Clovelly, Devon. (Picture: Ian Wordsworth)

In September we had a week’s camping holiday in North Devon, so watch out for a blog about that in the coming days. Oh yes, and the poet has been building a new website for his photography. You can have a sneak preview here, but do be aware that he is still building it.

And I think that’s it, for now …



The best laid plans …

He hung some pictures …

… do sometimes work!

There was nothing planned for this weekend, so because we’ve been so busy recently, we decided we’d batten down the hatches and not do anything outside of the home for the whole weekend.

On Friday, the poet came home from work but left the gate open as we were having a takeaway/delivery for tea. (Friday is takeout night.)

Once our tea was delivered, the gate was closed and we didn’t open it again until the poet went to work this morning. We didn’t do a lot else Friday night, other than chill and watch telly. Oh, but the poet did make a start on the garden pond …

On Saturday, he ventured into the garden and continued to empty the old pond. It had been neglected for a long time and he needed to see (a) what was in it, and (b) what the lining was like.

… I tidied my writing/text books …

While he did that, I did some baking. I made a Swiss Roll, with no fat and reduced-sugar jam, and a dozen sultana buns, with reduced sugar.

He picked me some rhubarb from the garden, so I made a rhubarb crumble too, but that did have sugar in as we weren’t sure how tart the rhubarb was. (It was quite tart.)

When he’d had enough in the garden – dodging heavy showers and wading in up to his knees – the poet came in and whipped up a couple of brown loaves – in the oven, not in the bread machine. (He’s getting very good at the “real” bread.)

There wasn’t a lot on telly we wanted to watch, so I suggested he have a look at 24. He’d never seen it and I quite fancied watching it again, and it was available on Sky’s box sets, series 1 – 9.

… he picked us some rhubarb from the garden …

On Sunday, we started to tackle the boxes … emptying 7 in total. One box hasn’t survived, but we folded the others down in case we need them again.

It was nice to see all of our stuff again, but we unpacked more of the later-packed ones as those contained more of the stuff we actually use. But it meant another load of stuff went into the bins. At least we emptied one car as well, though.

Then we busied ourselves putting things away. The poet hung some pictures and a mirror. I tidied my writing books and the other books I use for reference. I think there are some in another box, but we’ll be needing another bookcase for all of the novels. We put crocks and ornaments in places we thought might be nice or useful.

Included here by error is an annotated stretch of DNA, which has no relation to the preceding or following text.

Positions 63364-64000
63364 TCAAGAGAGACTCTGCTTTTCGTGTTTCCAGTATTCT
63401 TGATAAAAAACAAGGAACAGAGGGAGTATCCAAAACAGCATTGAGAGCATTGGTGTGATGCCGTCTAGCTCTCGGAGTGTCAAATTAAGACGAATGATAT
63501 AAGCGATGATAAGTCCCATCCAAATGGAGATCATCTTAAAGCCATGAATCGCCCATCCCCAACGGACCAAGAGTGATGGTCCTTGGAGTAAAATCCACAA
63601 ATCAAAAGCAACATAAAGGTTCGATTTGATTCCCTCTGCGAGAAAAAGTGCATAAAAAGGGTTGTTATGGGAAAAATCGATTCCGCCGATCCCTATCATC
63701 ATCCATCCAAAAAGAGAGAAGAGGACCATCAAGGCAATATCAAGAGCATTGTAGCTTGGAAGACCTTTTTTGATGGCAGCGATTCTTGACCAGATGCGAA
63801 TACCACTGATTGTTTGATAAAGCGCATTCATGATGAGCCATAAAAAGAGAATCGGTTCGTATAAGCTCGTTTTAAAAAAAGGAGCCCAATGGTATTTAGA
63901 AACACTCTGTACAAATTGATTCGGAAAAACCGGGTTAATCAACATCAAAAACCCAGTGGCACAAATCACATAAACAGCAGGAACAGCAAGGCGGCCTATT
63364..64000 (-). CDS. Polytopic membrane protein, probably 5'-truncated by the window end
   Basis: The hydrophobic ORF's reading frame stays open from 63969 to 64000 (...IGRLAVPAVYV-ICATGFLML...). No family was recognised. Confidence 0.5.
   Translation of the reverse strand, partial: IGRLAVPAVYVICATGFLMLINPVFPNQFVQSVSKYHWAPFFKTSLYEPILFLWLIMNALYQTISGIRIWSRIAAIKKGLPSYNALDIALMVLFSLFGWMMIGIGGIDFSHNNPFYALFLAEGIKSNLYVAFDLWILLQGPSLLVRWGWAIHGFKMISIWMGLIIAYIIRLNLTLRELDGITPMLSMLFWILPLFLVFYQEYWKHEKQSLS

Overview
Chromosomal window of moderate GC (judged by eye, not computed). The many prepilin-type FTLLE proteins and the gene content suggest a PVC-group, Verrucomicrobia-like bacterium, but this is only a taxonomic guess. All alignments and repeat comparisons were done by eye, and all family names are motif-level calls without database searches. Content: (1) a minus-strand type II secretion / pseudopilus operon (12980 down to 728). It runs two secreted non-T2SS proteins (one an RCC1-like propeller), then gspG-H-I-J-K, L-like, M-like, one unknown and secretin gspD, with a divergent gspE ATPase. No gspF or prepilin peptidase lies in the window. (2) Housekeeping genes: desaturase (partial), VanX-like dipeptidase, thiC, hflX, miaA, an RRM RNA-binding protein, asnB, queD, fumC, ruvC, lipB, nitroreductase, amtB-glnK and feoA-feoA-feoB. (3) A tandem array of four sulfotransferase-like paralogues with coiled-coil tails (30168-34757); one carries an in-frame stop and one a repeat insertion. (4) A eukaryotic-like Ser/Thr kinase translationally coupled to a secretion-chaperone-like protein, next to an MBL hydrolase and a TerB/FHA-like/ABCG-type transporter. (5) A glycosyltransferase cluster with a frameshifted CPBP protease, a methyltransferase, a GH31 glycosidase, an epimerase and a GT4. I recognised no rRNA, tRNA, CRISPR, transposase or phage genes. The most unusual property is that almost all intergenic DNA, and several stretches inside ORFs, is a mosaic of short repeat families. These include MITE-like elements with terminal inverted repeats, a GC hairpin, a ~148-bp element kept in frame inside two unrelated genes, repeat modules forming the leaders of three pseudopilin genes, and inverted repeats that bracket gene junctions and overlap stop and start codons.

And we had both dinner and tea outside, in the garden. The hot sunshine was filtered by the leaves of the trees, so we didn’t need to put the parasol up.

Finally, we finished with another few episodes of 24. And for the first time in AGES, we felt as though we’d had a proper weekend.

… and we dug out the farm animals crockery.

Tis done

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With Rufus on the Ravenglass & Eskdale Railway. (Picture: Ian Wordsworth)

Today’s picture is for illustration.

Finally, after several very long weeks, we are done. We have moved everything from one house to the other and handed back the keys for the old house. For the first time in more than a month, we don’t have to go out this evening to take or collect stuff. It is done, it is over.

Saying that, I’m convinced we’ve left some cooking pans in the bottom of a cupboard – at least 3 roasting dishes and some loaf tin liners. But hey, if we have, and if we need them, we’ll just have to buy some more. If we have and we don’t miss them, then it’s less clutter. And if we haven’t, then that’s great.

It was a very, very busy weekend, though.

On Friday the first job we had was to drop my car off for its MOT. Then we collected a self-drive van so that we could take stuff from the garden and from the garage to the new house, and any other stuff that wouldn’t fit in one of the cars very well. We made 2 full trips in all before going back to collect my car. (It failed, but only a little bit.)

The following morning, Saturday, we filled the van for a run to the tip … but when we got to the tip they wouldn’t let us on. Long-wheel-base vehicles aren’t permitted, apparently. I thought they were, but you had to pay a tenner.

The van had to be back by 10am, so we went back to the van hire place, explained the situation, and the owner very kindly let us empty the van into the car so we could try again at the tip. We made 2 trips back to the tip in the end. And in the afternoon we did the weekly shopping and went back to the new house for tea/the evening.

On Sunday, at 9am, we headed off to Birmingham to take my dad to Alrewas for the National Service Memorial Day at the National Memorial Arboretum. The weather was a bit breezy but it stayed kind to us. And Dad had a nice time. Pictures will follow. When we got home, we had a pork dinner, having left a pork joint in the slow cooker.